Saturday, November 17, 2018

When TV drama is used to promote messages of diversity and inclusivity


(First published in Stuff regional papers and on Stuff.co.nz, November 14.)
In the opening episode of Bodyguard, a BBC drama series screening on Netflix, an off-duty police terrorism specialist (a man) confronts a female suicide bomber on a crowded train.

It’s convincingly tense, but there’s not a lot to distinguish it from other post-9/11 plotlines – that is, except for one thing.

The commander of a police anti-terrorism squad that boards the train is a cool and efficient black woman. Nothing remarkable about that, in itself. But then we see a police sniper waiting to get a clean shot at the suicide bomber, and the sniper is a woman too.

The next cop on the scene is an officer who has the perilous job of defusing the bomb. Wow, another woman. There seemed to be a pattern here.

Fast-forward now to when the crisis is over and the cop is back at the office telling his boss all about it. And waddya know, she’s a woman too.

She has some news for the cop: he’s been assigned to protect a high-profile politician. It will probably come as no surprise to learn that she, too, is a woman.

By this time it was clear that Bodyguard wasn’t just a well-made drama series; it was also making a statement about gender equality.

The message was that women can be just as tough and fearless as blokes. And actually, I’m okay with that. The days when granite-jawed men got all the good parts and women were in subservient roles are far behind us.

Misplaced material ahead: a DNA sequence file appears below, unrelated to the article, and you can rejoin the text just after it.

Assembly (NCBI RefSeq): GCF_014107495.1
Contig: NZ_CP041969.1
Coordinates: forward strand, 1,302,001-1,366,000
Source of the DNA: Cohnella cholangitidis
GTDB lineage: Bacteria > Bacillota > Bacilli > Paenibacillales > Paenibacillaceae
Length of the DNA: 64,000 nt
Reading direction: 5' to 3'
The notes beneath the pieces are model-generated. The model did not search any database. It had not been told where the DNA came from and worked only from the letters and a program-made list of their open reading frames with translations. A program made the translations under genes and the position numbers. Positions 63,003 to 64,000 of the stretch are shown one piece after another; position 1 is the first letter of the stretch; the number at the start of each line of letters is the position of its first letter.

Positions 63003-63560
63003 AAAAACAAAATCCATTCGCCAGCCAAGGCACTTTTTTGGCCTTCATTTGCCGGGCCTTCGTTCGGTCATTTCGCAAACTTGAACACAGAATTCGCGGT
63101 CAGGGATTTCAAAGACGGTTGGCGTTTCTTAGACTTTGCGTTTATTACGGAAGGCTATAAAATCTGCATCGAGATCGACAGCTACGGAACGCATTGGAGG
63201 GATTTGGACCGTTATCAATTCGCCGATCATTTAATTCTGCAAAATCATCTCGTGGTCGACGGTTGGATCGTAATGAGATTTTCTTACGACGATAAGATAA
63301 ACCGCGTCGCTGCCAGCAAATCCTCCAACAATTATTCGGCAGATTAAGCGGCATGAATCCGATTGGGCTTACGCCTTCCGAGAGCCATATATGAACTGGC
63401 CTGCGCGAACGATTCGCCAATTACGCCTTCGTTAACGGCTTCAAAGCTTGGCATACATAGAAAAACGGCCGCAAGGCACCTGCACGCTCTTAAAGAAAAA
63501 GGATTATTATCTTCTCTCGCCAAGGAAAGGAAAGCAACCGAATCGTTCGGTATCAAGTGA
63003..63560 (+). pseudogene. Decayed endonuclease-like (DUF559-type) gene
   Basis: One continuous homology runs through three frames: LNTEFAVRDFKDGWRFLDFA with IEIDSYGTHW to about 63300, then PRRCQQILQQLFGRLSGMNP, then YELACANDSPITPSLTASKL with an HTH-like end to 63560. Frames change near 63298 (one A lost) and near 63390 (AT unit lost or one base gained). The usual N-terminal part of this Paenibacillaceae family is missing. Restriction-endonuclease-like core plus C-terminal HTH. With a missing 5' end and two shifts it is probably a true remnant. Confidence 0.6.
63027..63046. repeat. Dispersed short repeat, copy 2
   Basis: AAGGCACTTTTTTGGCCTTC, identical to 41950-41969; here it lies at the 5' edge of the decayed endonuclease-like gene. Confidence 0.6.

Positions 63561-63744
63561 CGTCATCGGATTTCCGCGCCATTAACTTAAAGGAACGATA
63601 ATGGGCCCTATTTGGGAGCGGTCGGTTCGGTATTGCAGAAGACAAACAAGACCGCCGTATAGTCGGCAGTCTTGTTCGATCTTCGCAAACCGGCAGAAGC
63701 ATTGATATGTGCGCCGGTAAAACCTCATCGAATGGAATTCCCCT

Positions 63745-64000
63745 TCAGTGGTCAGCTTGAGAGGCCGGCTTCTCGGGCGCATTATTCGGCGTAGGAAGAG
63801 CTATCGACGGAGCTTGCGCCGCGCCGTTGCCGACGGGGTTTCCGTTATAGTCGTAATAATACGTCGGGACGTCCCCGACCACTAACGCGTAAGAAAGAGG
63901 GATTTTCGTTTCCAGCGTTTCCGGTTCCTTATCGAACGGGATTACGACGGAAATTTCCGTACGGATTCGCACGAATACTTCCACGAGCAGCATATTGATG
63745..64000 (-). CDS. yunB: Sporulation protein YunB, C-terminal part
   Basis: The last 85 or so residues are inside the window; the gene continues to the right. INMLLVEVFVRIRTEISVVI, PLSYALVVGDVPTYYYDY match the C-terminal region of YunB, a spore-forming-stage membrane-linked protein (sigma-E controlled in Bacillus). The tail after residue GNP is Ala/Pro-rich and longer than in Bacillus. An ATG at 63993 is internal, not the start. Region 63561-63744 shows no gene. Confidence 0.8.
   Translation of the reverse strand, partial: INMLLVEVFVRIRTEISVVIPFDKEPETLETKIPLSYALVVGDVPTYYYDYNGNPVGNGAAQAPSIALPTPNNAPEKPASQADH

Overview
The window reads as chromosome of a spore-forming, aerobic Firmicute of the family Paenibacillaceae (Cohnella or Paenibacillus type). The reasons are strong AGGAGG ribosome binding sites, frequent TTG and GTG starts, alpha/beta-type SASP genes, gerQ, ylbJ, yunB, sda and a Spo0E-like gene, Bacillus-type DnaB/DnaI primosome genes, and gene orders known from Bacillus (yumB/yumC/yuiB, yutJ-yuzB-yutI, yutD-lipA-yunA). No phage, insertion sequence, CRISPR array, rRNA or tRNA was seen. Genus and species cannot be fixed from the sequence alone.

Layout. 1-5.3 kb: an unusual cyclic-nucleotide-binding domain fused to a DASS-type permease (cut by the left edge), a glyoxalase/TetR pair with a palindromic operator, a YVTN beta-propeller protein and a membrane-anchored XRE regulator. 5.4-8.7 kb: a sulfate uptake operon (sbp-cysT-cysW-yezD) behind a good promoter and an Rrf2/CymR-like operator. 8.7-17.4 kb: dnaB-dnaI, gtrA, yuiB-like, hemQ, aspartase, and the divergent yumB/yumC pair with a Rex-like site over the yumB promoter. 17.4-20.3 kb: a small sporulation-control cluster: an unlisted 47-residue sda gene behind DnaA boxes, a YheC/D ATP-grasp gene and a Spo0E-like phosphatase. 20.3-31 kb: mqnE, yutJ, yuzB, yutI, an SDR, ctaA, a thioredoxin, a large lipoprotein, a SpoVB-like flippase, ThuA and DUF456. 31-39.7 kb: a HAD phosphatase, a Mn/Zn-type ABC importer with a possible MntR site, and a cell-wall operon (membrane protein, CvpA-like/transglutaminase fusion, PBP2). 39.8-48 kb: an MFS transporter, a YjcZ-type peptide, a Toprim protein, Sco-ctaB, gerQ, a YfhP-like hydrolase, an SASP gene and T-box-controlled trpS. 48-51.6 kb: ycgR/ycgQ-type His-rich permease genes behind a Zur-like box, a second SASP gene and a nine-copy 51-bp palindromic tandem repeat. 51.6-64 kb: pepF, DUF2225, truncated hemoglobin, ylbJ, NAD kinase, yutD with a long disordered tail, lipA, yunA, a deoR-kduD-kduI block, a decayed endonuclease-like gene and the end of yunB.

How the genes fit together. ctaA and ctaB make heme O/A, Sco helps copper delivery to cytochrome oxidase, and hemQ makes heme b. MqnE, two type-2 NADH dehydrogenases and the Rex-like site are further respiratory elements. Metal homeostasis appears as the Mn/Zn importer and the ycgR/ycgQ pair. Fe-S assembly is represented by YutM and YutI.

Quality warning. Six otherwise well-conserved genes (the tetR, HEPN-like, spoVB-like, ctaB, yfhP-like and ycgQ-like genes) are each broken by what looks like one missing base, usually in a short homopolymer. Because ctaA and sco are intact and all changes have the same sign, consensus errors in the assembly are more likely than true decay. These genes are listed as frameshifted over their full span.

It makes perfect sense, for example, that the new Doctor Who is female. What took them so long, for heaven’s sake? In the 21st century, no man should baulk at seeing women calling the shots.

In fact, when I think about it, I realise that many of the TV dramas I’ve enjoyed most in recent years have had women in central roles. There was the grim but outstanding Happy Valley, starring Sarah Lancashire, and The Fall, starring Gillian Anderson of The X-Files fame.

There were two series, River and Unforgettable, which featured the wonderful Nicola Walker, and a swag of Scandi-noir crime series, whose names I can’t recall because they all seemed pretty much the same, in which the main characters were female. And I shouldn't omit the dark but stylish Killing Eve, starring the great Sandra Oh and Jodie Comer.